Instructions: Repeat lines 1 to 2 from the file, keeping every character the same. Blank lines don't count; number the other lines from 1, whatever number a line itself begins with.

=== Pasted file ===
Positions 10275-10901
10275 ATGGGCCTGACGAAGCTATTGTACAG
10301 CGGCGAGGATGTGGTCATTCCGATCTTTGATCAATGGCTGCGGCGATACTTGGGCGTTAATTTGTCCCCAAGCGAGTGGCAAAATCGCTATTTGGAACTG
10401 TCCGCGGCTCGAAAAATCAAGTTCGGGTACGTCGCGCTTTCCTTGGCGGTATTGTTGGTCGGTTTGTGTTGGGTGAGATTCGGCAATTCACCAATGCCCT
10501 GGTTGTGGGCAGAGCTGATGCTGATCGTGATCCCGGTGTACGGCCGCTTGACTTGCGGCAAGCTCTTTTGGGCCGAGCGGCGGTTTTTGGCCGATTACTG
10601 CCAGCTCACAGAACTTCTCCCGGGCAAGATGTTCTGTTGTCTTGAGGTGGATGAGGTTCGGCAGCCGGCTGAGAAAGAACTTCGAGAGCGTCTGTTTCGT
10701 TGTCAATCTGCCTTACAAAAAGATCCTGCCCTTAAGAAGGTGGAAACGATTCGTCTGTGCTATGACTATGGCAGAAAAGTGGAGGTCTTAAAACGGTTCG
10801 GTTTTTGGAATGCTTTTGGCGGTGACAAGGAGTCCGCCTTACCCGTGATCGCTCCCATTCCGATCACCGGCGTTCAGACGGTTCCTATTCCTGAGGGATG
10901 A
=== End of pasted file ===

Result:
Positions 10275-10901
10275 ATGGGCCTGACGAAGCTATTGTACAG